A supportive sister shares her experience of accompanying her very own brother through the journey of cancer. She relates how despite her initial suffering with the news, eventually she felt that this experience became “a gift” in her life.
We had always been very close, and his heart-breaking illness and passing away afforded me great anguish. This, however, was tempered by my belief that he was now with God, who dries up every tear, and regales us with a wreath of flowers which never dry up.
Though no longer young, he had not found it easy to accept the fact that he was terminally ill. He kept hoping he would meet some doctor who would be experienced and kind enough to help him, give him hope, and make him feel less unwell. This futile hanging on to hope made me suffer all the more.
Thankfully, I realised early enough I could help him by offering spiritual support. I could remind him of certain truths of faith that he had always known and assented to, but which, in the present circumstances, no longer seemed so attractive and inviting. So I did just that: at the propitious moment, when I felt he could take it, I would quote some words from the liturgy, or from the Gospel, or from Saint Paul in which he could find consolation.
Spiritual relief was long in coming, but I firmly believed in its eventual efficacy and I went on, endeavoring to do it prudently, briefly, and only when I felt the occasion allowed it, or clearly asked for it. And of course, I prayed. I was fully aware of prayer being an essential condition at this most difficult time.
Almost a year had passed since the diagnosis. I knew my dear brother had only a few months left. By now he had fully accepted he would go. I continued to pray, visited him regularly, and tried to be of more spiritual help, which he now accepted gratefully and philosophically. The day before he passed on, I had the consolation of knowing, from what he said, he was fully prepared to meet his Maker.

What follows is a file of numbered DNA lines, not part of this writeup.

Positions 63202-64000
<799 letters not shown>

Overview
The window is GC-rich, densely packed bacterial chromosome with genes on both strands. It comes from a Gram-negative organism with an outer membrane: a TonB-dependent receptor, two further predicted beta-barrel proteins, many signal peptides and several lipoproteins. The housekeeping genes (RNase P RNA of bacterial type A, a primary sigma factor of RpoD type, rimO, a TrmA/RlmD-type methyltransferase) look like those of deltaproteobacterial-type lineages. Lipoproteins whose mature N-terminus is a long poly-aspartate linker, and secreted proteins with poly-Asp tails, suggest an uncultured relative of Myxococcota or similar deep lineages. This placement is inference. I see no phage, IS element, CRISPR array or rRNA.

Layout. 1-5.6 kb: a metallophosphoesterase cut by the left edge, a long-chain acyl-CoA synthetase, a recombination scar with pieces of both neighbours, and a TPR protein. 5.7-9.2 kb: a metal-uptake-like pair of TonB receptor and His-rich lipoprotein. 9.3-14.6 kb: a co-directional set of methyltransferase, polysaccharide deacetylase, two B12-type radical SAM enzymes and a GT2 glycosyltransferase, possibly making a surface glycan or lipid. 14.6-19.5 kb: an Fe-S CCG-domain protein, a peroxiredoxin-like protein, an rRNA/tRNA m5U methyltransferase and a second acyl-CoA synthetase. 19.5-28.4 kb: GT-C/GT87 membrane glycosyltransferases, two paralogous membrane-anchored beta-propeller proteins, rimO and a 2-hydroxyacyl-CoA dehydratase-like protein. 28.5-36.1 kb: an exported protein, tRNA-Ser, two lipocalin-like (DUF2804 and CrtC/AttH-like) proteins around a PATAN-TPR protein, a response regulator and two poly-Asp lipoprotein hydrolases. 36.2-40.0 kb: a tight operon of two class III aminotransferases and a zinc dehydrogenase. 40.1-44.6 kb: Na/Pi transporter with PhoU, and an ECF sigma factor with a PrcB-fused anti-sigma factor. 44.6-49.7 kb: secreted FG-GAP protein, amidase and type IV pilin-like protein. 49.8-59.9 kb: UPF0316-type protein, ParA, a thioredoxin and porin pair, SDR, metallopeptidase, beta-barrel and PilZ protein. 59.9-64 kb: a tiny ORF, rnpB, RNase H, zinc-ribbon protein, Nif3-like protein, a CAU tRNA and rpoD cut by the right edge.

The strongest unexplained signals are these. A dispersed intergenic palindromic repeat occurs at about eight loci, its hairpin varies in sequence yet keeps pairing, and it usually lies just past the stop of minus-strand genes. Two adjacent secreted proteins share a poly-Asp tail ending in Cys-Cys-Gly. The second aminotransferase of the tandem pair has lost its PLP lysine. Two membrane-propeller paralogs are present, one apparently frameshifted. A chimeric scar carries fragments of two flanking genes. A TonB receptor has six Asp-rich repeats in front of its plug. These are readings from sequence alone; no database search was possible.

Then came a gratifying experience.
The beautiful, inspiring liturgy was all over. Many flowers had been sent. The men were now clearing the bunches, giving them to relatives to carry to the cemetery. A large, beautiful, white carnation dropped from one of them. I love carnations. I did not want to see it flattened under some man’s heavy weight.
Slowly and unobtrusively, I left my place, went up a few steps, picked it up, and held it, just held it. I never thought of doing anything with it. I had saved it. That was enough. Presently, I quite forgot I was carrying it.
At the grave, the priest said a final prayer, and the grave diggers started their work. I looked on, thankful that I had accompanied my brother all along the final leg of his sacred journey on earth. He was now God’s, and God was his, forever.
While musing along these consoling lines, I saw that one of the men working on the grave was looking up at me. I wondered why. Then he took a few steps towards me. In a hushed voice he said:
“Madam, would you like to throw in your flower; we’re closing.”
I did. Very willingly, most thankfully, so lovingly.
Later, I remembered Saint James’ words: “every good gift and every perfect gift is from above” James 1:17. That loving last touch (the physical, as well as the metaphorical) will always seem to me to have been a good and perfect ending to a sad, yet beautiful, story. To me, it was a gift from above.
Published: April 2017